All that was fine for the 1930s through the 1960s, decades of swimming cautiously into the American mainstream. But this is 2015, two decades after Seinfeld. Yiddishims are now part of the lingua franca. Kabbalah is now part of every celebrity’s spiritual diet. What sense does a self-transforming Clark Kent make in this comfortable climate of acceptance?

For a thoughtful diagnosis, read my friend Gal Beckerman’s recent and masterful analysis of the pathology currently plaguing American Jews. “It’s not self-hatred or an attempt at ingratiating themselves with the wider society (as one former Israeli diplomat recently diagnosed it) that plagues American Jews,” Beckerman astutely observed. “It’s a lack of self-confidence and, perhaps even scarier, a lack of material with which to build a more confident identity.”

And identity, to us moderns, is the sine qua non, the iron throne on which we sit and invite the world to behold our specific glory. But identity, as our scholars of gender and race and sexuality constantly remind us, is performative, a social construct designed as much or more for public consumption as it is for individual use. Identity, as the Rachel Dolezals of this world so helpfully remind us, is a spectacle waiting to unfurl.

Which, perhaps, is why we’ve grown so attached to our superheroes: They are, after all, nothing if not idylls of identity, blessed, more often than not, with only one defining trait. What’s a Jew? Go figure. What’s a Spider-Man? A costumed dude who slings webs and climbs walls. The more acutely we feel the anxiety Beckerman describes, the more tempted we are to retreat into a world bereft of complications, where chiseled men and women pulsate with strong, singular beliefs.

Nothing could be worse for us. American public life, and American Jewish life in particular, is already sufficiently depleted, sufficiently misguided, sufficiently given to preoccupations with identity and its never-ending but ultimately empty intricacies. The more we care about identity, the less we care about personality, that infinitely more complex and idiosyncratic structure that is sustained not by symbolic actions but by private, often painful, commitments. Rather than engage with our theological precepts, as Jews have done for millennia—rejecting them, wrestling with them, amending them, accepting them, and forging a community that sustained itself across time and space by committing itself, incredibly, to ideas—we tell ourselves that none of this hard work and education are necessary because we could always bite into a bagel and quote a line from Annie Hall and call ourselves culturally Jewish. Studying Superman is easier than studying the Talmud.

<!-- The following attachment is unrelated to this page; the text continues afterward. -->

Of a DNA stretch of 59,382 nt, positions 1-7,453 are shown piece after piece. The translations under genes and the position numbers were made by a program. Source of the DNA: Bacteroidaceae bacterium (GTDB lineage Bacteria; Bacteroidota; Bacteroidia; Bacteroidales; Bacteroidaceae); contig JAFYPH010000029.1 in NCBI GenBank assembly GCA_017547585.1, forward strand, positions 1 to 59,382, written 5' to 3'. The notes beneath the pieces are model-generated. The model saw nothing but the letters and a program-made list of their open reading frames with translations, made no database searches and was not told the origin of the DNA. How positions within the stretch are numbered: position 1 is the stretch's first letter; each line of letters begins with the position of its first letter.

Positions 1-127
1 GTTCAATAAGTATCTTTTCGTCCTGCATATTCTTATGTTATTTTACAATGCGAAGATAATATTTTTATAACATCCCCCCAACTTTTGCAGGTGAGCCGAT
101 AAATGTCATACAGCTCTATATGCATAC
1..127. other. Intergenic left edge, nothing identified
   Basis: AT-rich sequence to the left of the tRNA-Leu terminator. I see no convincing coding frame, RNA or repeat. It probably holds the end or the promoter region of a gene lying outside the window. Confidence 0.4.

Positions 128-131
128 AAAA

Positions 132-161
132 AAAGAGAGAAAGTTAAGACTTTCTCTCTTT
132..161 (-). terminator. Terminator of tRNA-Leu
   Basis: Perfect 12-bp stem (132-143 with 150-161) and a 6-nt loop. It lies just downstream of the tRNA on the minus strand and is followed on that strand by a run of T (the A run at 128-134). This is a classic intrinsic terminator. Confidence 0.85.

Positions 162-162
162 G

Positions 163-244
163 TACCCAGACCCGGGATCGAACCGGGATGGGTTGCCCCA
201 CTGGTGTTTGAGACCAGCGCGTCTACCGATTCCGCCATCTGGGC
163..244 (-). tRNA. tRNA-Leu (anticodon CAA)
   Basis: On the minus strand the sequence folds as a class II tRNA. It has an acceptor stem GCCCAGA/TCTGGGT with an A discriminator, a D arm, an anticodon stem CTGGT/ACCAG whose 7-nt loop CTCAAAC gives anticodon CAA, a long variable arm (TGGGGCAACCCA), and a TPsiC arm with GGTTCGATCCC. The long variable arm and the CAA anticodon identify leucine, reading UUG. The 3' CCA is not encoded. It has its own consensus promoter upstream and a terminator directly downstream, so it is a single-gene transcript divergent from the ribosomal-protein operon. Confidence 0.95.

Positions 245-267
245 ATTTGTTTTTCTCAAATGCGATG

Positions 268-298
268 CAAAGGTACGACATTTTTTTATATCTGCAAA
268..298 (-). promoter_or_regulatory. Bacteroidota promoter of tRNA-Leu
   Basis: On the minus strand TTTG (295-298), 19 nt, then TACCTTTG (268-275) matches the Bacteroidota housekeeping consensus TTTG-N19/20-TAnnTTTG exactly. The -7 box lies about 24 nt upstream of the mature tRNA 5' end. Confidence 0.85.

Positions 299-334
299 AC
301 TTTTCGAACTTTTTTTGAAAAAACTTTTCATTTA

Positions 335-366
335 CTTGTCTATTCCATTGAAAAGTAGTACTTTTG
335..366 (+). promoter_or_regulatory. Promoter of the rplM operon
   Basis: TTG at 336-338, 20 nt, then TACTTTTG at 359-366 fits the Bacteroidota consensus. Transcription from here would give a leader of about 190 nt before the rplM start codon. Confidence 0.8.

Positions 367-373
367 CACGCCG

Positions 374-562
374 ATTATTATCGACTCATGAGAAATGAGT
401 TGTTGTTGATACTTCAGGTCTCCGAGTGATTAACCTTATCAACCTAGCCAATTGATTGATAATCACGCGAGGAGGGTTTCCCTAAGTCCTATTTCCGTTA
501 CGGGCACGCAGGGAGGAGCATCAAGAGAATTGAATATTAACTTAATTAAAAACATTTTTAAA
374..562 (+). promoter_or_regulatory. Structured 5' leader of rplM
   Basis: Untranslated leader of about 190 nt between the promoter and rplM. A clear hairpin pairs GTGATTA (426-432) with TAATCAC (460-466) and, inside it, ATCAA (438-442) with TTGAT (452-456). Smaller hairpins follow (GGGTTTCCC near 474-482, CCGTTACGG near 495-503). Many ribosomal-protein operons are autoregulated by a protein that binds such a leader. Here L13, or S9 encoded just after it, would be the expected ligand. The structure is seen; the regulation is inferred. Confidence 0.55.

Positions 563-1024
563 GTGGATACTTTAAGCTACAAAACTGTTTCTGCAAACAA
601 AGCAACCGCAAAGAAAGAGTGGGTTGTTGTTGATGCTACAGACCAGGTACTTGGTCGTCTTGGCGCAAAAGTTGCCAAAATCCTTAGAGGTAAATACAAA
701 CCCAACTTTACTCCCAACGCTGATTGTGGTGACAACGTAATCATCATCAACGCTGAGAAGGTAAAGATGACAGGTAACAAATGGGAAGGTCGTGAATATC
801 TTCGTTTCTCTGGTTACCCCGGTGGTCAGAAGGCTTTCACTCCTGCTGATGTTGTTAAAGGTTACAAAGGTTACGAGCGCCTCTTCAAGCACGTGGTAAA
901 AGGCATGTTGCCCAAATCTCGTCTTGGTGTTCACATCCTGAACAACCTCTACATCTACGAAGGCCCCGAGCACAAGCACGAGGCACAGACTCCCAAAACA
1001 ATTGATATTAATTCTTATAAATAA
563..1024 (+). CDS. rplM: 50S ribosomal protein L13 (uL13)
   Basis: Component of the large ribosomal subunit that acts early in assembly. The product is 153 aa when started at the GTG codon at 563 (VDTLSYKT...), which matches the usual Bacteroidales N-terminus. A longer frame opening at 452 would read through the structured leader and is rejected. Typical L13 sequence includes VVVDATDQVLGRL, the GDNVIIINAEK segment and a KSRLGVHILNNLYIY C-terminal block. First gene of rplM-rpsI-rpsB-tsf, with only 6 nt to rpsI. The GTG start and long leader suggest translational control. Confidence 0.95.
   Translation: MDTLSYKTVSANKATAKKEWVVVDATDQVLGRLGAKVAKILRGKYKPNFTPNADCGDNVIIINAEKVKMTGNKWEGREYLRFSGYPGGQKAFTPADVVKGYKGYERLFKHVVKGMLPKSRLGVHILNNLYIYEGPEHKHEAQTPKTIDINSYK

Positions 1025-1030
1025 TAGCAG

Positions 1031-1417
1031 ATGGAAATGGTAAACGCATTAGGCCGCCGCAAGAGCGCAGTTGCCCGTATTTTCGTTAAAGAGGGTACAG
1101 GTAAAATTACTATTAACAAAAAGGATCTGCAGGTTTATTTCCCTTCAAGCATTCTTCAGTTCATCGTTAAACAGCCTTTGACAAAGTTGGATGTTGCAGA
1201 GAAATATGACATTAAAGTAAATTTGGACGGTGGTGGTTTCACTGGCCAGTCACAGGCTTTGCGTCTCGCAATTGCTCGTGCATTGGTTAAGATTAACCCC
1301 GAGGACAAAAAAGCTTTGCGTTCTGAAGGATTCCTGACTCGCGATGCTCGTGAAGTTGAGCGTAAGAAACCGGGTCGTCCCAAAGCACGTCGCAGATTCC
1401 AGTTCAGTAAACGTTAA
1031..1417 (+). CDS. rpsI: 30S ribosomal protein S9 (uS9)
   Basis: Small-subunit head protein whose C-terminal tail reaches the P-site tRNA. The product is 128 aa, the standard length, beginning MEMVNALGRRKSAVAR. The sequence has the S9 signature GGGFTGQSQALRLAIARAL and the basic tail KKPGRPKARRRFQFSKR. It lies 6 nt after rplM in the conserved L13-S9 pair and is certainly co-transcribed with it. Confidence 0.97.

There’s room, of course, for both, but less and less so in a field thick with fantastical characters designed to offer a quick resolution to the most profound question of our time, the question of just who the hell we are. The more we gawk at these super saviors, the more accustomed we grow to thinking of ourselves as creatures forged by the fires of one or two simple and defining character traits, the less likely it is that we’ll ever emerge from our state of permanent anxiety and find something else, something truly meaningful, to offer our young. Swearing off superheroes won’t make any of us overnight scholars, but it’s a good first step toward embracing a more human, layered, and sustainable view of our universe.


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Liel Leibovitz is editor-at-large for Tablet Magazine and a host of its weekly culture podcast Unorthodox and daily Talmud podcast Take One. He is the editor of Zionism: The Tablet Guide.